Riley Keough’s acting career has been on the rise in recent years. The 32-year-old, who is the daughter of Lisa Marie Presley and the granddaughter of Elvis Presley, has already starred in “Mad Max: Fury Road,” “The Girlfriend Experience,” and “The Runaways.” And she will be featured in the lead role in the television miniseries “Daisy Jones & the Six,” which is being produced by Reese Witherspoon (per IMDb).
But Keough’s life was turned upside down in 2020 when her brother, Benjamin Keough, took his own life at the age of 27. The musician was laid to rest next to his famous grandfather at Graceland (per USA Today). His entire family was devastated, including his sister, who told The New York Times that she felt “like I was thrown into the ocean and couldn’t swim.”
“The first four or five months, I couldn’t get out of bed. I was totally debilitated. I couldn’t talk for two weeks,” she explained, adding, “If I’m going through a breakup, I know what to do with that and where to file it in my mind, but suicide of your brother? Where do you put that? How does that integrate? It just doesn’t.”
Keough revealed that she was able to process her grief with the help of her close friends, as well as her husband, Ben Smith-Petersen, whom she wed in 2015 (per People). “I wanted to make sure that I was feeling everything and I wasn’t running from anything,” she said.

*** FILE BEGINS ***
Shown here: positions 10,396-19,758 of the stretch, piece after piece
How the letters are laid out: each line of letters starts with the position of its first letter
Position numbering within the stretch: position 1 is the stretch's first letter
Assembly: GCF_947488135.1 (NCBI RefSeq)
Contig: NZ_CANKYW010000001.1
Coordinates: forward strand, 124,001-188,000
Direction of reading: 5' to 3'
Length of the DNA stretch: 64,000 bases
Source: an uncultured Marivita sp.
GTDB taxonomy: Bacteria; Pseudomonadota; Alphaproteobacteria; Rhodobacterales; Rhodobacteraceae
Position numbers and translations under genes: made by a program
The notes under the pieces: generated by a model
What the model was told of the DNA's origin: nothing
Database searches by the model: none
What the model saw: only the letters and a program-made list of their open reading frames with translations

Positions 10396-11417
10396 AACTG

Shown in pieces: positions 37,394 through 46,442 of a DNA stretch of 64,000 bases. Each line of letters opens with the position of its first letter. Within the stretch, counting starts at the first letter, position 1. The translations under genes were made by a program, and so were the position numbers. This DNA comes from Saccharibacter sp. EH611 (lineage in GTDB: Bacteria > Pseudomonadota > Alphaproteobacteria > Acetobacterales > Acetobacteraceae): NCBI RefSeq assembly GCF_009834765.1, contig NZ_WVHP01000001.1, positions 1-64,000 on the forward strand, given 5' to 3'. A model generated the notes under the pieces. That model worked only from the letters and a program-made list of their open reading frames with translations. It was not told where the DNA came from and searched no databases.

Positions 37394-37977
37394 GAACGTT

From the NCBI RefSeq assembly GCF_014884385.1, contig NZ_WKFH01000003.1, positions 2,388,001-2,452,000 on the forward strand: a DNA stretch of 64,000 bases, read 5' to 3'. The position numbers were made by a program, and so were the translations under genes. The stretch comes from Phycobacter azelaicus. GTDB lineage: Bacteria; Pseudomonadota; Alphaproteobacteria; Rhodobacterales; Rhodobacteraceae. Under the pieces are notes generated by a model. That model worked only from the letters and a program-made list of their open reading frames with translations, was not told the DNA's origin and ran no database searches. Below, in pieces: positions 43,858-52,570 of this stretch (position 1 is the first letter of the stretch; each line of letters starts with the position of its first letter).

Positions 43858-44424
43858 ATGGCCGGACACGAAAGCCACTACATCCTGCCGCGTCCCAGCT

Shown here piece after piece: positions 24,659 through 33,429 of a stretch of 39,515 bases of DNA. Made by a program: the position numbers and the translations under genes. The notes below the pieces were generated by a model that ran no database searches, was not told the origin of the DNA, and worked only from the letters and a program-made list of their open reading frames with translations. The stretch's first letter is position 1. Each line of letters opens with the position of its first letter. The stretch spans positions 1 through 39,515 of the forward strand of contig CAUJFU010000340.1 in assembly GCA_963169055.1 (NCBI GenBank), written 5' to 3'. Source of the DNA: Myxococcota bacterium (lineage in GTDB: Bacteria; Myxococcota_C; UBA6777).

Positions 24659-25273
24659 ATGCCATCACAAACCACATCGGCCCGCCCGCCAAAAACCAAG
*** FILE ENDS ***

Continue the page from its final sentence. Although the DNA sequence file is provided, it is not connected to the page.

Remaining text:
Riley Keough trained as a death doula to help others
After losing her brother to suicide in 2020, Riley Keough now wants to help others deal with their grief. Almost one year after Benjamin’s death, Keough revealed that she had completed training to become a death doula — someone who specializes in end-of-life care — at the Los Angeles-based Art of Death Midwifery Training Course by Sacred Crossings.
“We are taught that it’s a morbid subject to talk about. Or we’re so afraid of it that we’re unable to talk about it … then of course it happens to us, and we are very ill prepared,” she wrote on Instagram. “I think it’s so important to be educated on conscious dying and death the way we educate ourselves on birth and conscious birthing. We prepare ourselves so rigorously for the entrance and have no preparation for our exit. So I’m so grateful for this community and to be able to contribute what I can.”
Keough told the The New York Times that putting herself “in a position of service” has helped her process her own grief. “‘If I can help other people, maybe I can find some way to help myself,” she said.
If you or anyone you know is having suicidal thoughts, please call the National Suicide Prevention Lifeline at 1-800-273-TALK (8255).
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